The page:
Real Interest Rate
We recommend you read our post on inflation, as the discussion there will be very helpful in understanding this article. Interest rate is one of the most common economic terms that we use in daily life. Simply put, interest rate is the return earned on money lent out. So if you lend Rs 100 to your friend and ask her to give back Rs 110 after one year, interest rate charged by you is 10%. Similarly, if you put Rs 100 in your bank account, the bank will pay interest as in this case it’s the bank who is taking money from you. If the bank offers an interest rate of 4%, then after one year you will get Rs 104 from the bank and will earn Rs 4 as interest.
This interest rate that we just discussed and the ones that we generally hear & read about is called the nominal interest rate. Now let’s see why nominal interest rate is not very relevant. The basic motive behind investing money is to earn returns/interest that allows us to retain purchasing power as well as to grow the savings kitty. This should allow us to improve our standard of living over a period of time. Let us consider an example. Suppose, you have Rs 1,00,000 and want to buy a high-end motor bike costing Rs 1,08,000. You decide to invest your money in a fixed deposit at 9% interest rate. You thought that you will have Rs 1,09,000 at the end of the year and will easily buy your favourite bike.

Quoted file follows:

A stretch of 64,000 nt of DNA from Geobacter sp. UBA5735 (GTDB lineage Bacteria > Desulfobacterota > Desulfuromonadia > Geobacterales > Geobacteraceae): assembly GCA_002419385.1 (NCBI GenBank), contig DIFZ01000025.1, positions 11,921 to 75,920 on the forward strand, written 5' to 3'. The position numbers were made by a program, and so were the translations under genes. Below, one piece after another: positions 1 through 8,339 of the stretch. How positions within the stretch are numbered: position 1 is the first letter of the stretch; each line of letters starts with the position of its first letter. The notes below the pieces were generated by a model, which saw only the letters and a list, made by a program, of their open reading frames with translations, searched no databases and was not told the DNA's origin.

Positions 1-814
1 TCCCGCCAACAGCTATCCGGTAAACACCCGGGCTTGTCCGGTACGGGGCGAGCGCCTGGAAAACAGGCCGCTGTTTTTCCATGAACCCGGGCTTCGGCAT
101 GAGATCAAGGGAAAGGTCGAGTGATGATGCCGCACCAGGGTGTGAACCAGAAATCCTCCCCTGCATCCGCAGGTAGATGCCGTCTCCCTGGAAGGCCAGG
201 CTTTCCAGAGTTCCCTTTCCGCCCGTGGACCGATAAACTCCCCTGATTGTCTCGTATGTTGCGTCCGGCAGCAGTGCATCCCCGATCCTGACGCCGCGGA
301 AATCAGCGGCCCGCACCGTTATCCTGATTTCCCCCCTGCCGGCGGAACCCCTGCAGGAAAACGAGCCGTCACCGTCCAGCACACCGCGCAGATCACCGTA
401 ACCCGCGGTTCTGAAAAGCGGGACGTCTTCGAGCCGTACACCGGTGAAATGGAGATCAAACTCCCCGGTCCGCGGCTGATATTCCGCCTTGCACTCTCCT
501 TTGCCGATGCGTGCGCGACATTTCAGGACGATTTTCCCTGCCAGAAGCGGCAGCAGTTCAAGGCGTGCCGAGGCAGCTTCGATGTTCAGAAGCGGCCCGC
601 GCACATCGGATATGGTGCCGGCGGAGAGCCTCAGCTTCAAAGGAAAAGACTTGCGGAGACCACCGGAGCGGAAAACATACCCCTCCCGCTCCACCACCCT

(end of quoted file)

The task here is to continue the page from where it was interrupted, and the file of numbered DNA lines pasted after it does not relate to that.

But after one year, you realize that the price of the bike has gone up to Rs 1,15,000 (increased by approx 6.5%). You are sad, as again you cannot buy the bike. What really happened here? Due to general inflation of around 6.5% in the economy, price of the bike increased proportionately during the course of the year. So in order to achieve your target of buying the bike you should have invested in an instrument that returned 15% after a year. That would have allowed you to beat inflation of 6.5% and in addition earn real returns of 8.5%.
Real Interest Rate = Nominal Interest Rate – Inflation Rate
In our example nominal interest rate is 9% and inflation is 6.5% and hence real interest rate is 2.5% (9%- 6.5%). When we invest our money, some part of what we are earning is always being eaten away by inflation.
Investors will be able to retain their purchasing power only when they earn returns equal to or more than the inflation rate. Suppose the inflation rate is 9% and interest rate is 8%, in real sense you will actually lose 1% of your money, rather than gain anything. So rather than being able to buy more things after a year, you won’t even be able to buy the same basket of goods bought earlier, as their market price will be higher than your investment kitty.
Compared to savings bank accounts, fixed deposits, bonds and other instruments, only equities as an asset class have generated positive real rate of return in the last decade. To make money in real sense over the long term, invest in equities.